Developments in Medical Device and Drug Litigation

June 18, 2024

In this alert, David Graham highlights three significant litigation trends that have emerged over the last year. The disregard and assessment of current doctrines, as well as the targeting of over-the-counter medications are key focuses in 2024. Read below for some highlights or watch David’s recent presentation on these topics.

1. Disregard of Established Doctrines

First, State courts could be ignoring time honored doctrines such as the learned intermediary doctrine and FDA arbitors of drug approvals and safety to find liability under state consumer protection standards. In State ex. Rel. Shikada v. Bristol Meyers Squibb, the Hawaii Supreme court held that Bristol Meyers violated Hawaii’s UDAP statute when in failed to conduct further research on the efficacy of Plavix (anti-clotting drug) in persons with a certain genetic mutation which limits uptake of the medicine. It also stated that Bristol Meyers should have warned patients of possible lower efficacy for certain patients with the genetic mutation. It did not seem to matter to the court that FDA approved the medicine and that physicians usually decide what is the best therapy for patients. Finally, the court ignored testimony Hawaii state purchasers of Plavix that it probably would have paid for the medicine even if it knew more about the efficacy issue for certain patients.

2. Plaintiffs Target OTC Medications

Second, plaintiff lawyers are turning their sights on OTC medications in class action lawsuits such as those against Acteminophen productrs and Zantac. It is easier to file suit in cases related to OTC drugs because there are fewer factual and legal obstacles, including the learned intermediary doctrine and expert prescriber issues. Much of this litigation focuses on a particular allegedly harmful ingredient or efficacy claims that plaintiffs believe are inaccurate. It is often funded by litigation funds and “independent laboratories” are used to find defects upon which plaintiffs might base a lawsuit.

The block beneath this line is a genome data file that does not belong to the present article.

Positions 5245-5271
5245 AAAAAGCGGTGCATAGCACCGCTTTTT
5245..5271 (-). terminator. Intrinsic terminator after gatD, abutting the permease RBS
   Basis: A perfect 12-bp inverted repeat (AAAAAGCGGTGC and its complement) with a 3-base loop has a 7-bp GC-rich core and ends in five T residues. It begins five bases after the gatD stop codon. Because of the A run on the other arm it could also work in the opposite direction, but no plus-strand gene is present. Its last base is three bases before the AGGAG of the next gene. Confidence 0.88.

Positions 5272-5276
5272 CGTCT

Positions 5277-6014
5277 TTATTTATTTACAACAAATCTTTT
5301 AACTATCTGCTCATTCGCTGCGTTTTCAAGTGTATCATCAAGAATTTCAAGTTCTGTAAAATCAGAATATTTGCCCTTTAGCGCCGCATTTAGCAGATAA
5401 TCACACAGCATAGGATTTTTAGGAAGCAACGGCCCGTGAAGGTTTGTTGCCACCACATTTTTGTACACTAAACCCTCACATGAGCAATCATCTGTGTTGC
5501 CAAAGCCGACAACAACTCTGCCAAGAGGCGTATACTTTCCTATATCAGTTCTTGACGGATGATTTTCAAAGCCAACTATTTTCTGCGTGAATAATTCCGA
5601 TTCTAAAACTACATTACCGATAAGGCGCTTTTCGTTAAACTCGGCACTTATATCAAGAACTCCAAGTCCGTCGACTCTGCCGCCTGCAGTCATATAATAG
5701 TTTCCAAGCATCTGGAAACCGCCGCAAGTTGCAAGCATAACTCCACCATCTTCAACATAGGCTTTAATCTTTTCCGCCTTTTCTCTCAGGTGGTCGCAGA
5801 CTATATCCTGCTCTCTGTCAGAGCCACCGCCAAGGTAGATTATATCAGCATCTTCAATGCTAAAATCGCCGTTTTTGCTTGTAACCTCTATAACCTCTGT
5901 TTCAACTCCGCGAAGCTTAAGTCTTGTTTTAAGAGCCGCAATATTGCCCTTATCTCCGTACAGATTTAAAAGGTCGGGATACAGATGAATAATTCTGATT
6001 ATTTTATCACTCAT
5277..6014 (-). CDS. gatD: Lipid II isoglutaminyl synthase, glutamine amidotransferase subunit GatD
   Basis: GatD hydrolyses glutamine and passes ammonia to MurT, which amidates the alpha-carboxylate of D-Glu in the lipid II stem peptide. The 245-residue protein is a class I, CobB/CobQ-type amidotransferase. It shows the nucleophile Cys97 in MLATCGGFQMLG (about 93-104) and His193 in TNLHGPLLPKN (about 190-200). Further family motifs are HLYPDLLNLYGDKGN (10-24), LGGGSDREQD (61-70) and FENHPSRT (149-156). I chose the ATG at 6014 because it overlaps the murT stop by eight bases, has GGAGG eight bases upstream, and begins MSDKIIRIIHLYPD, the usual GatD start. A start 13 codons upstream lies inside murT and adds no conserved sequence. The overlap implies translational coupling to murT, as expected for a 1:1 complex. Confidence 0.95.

3. The Future of the Chevron Doctrine

Third, the United States Supreme Court is considering changes to or the elimination of the Chevron Doctrine. That Doctrine allows judges to defer to agencies’ reasonable interpretations of ambiguous laws in litigation. If a court determines that a law is ambiguous and the agencies interpretation is reasonable, that interpretation should be followed by the court.

If the Court does not eliminate the doctrine, the Court could better define what is reasonable, make sure the agency is acting with the force of law, ask courts to look more closely for statutory indications that Chevron may not apply, instruct courts on how to deal with statutory silence, say that there is no deference unless there is consistent agency interpretation over time, or some combination of these possible changes.

Expert legal guidance is essential to navigate the evolving landscape of these types of litigation. Additionally, as more of these lawsuits arise, adept legal counsel can provide invaluable assistance in addressing the nuanced legal and factual challenges inherent in such cases. Gardner Law has extensive experience with these types of cases and can assist companies of all sizes. If you have questions, the team at Gardner Law can help.